Larkspur, California (PRWEB) March 19, 2014
Veronica Napoles’s art can best be described as an intimate look at issues wrought by a first generation immigrant and the resulting diaspora in its visual culture. “Beyond Borders,” her latest series, will be on display at Art Brokers Gallery, 425 Irwin Street, in San Rafael from May 3rd until May 11th, 2014. The oil painting mixed media series depicts a seated woman with detailed backgrounds. Evoking “magical realism,” each painting draws upon its own existential visual narrative.
“My visual vocabulary has centered on the exploration of being a first generation Cuban-American. My paintings are visual existential imaginations born out of memory and history” she says with her hands flying around emphatically. “Beyond Borders” is a body of work that attempts to find a balance between her personal history and universal themes of abandonment, redemption, suffering and love. As a Cuban-American her parents' generation experienced American life in general, but with trepidation and anxiety. All of their angst about leaving their lives and family behind filtered down into their everyday lives and permeated her childhood. “Neither fish nor fowl, and a stranger in two worlds, I was lumped into a rather large and very different Hispanic immigrant category when I moved to California from Miami in 1976,” she says.
Latinos are predisposed to thinking about the world within a context of dreams and imagery. “I think art, no matter the form or content, is autobiographical. As Federico Fellini said: "All art is autobiographical, the pearl is the oyster's autobiography." Veronica states. What Veronica does with her hands is always the result of something that started in her mind. One of her close friends has said that she has ADHD hands, always moving, always producing creatively. With that said, her work has a strong personal element, which always acts as a filter for interpersonal universal experiences, and aides her deep curiosity to understand the world. “My art serves as an emotional bridge between my past and the future. The images stream from my unconscious to pacify my present” says Veronica.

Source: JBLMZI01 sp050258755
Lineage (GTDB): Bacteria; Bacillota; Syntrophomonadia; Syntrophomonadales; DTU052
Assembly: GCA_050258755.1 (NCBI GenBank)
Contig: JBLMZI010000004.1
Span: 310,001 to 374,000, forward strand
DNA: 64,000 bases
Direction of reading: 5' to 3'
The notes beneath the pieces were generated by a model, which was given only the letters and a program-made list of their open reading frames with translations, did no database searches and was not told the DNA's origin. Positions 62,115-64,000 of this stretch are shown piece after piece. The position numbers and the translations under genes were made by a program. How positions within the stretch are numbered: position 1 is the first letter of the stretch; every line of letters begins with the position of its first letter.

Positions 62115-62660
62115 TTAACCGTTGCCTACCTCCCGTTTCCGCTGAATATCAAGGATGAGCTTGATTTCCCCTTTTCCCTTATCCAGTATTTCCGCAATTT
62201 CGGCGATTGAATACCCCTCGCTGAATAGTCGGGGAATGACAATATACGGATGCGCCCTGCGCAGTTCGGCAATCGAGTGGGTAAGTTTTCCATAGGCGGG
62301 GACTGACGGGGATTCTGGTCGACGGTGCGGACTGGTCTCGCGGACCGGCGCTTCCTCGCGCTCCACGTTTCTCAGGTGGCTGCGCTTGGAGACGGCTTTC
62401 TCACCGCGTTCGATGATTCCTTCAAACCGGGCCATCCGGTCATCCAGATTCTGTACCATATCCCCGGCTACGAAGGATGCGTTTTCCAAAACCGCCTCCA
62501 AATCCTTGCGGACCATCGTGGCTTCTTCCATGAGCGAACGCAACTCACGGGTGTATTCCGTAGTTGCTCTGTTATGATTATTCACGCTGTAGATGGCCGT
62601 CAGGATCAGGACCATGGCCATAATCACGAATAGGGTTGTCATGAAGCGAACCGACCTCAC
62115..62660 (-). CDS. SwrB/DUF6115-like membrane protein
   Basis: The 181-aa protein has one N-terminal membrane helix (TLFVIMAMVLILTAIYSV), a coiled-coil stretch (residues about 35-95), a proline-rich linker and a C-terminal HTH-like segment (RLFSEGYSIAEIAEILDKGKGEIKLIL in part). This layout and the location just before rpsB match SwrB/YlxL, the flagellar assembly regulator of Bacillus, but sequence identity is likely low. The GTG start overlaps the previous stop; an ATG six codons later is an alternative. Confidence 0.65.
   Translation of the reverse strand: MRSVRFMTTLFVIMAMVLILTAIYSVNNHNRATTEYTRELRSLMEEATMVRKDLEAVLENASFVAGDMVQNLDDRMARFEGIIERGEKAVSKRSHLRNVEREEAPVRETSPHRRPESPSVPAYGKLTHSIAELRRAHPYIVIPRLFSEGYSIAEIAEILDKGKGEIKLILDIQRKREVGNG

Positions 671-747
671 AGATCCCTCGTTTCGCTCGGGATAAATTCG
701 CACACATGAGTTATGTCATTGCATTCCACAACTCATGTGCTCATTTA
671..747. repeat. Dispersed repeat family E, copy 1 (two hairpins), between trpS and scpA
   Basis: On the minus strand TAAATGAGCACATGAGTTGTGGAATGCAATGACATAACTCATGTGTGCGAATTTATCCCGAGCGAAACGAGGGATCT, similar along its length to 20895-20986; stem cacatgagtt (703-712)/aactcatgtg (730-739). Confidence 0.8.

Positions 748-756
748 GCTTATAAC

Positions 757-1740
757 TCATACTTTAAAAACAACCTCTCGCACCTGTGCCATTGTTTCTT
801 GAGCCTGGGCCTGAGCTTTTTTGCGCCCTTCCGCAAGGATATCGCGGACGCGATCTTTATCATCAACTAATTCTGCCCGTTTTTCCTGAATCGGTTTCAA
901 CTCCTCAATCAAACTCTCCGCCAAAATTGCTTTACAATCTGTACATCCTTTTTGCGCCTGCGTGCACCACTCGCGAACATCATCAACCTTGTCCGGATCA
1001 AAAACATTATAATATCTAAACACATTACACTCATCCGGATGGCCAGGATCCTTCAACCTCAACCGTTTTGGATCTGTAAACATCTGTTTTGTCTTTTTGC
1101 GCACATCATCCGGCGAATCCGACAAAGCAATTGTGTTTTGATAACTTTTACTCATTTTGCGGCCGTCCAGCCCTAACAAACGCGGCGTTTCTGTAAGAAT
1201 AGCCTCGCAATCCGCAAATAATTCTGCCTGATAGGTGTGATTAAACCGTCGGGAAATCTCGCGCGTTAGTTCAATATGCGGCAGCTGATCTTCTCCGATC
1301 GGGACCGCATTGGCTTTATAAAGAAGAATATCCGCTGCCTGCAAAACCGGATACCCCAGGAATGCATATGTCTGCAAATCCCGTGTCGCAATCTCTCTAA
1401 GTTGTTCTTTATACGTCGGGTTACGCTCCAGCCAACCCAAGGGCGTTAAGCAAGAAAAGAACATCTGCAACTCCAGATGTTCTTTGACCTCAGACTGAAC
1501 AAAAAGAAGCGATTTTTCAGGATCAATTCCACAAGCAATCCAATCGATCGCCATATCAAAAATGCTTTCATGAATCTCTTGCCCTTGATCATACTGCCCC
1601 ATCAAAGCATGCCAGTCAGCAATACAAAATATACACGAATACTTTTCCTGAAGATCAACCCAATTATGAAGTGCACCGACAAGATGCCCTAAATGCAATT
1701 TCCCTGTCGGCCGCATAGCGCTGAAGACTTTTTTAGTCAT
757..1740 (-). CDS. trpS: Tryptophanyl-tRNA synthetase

After graduating from the University of California with a degree in architecture and a long career as a designer, she returned to her first love -- painting. A long-time resident of Marin County, Veronica has never forgotten her Cuban roots. Most members of her family -- mother, father and only sibling were born on the now culturally isolated island. Her DNA is as diverse as the existing Cuban demographic -- Iberian, Greco and Finnish -- the later probably accounting for her over six foot tall frame.
“Most of my relatives moved to the United States from Cuba, leaving behind family and their life style to start fresh in their new home only ninety miles away. They landed at the Miami airport with one suitcase each, no photographs or jewelry allowed, and began their assimilation into a new culture and language” she says with a sad smile. Spanish was Veronicas’ first language, and she still remembers feeling somewhat like a Martian when she attended American schools where only English was spoken. At the age of 10, she received a gift that would change her life -- a starter painting kit. She didn’t know then, that the contents of that box, would become a means to express the turmoil and confusion she was experiencing and would influence the rest of her life.
Her life in in the Bay Area has enriched her work exposing her to various cultures and reinforcing the commonalities that exist within them all. Her current work appeals to the conscience of everyman and although autobiographical in nature, it connects with all people, especially those who have experienced a cultural diaspora. “Nothing is better than sharing a few smiles or a look of understanding with someone who identifies with your work -- no matter what culture they come from.” says Veronica.
Contact: Veronica Napoles, http://www.veronicanapoles.com, vnapoles(at)comcast(dot)net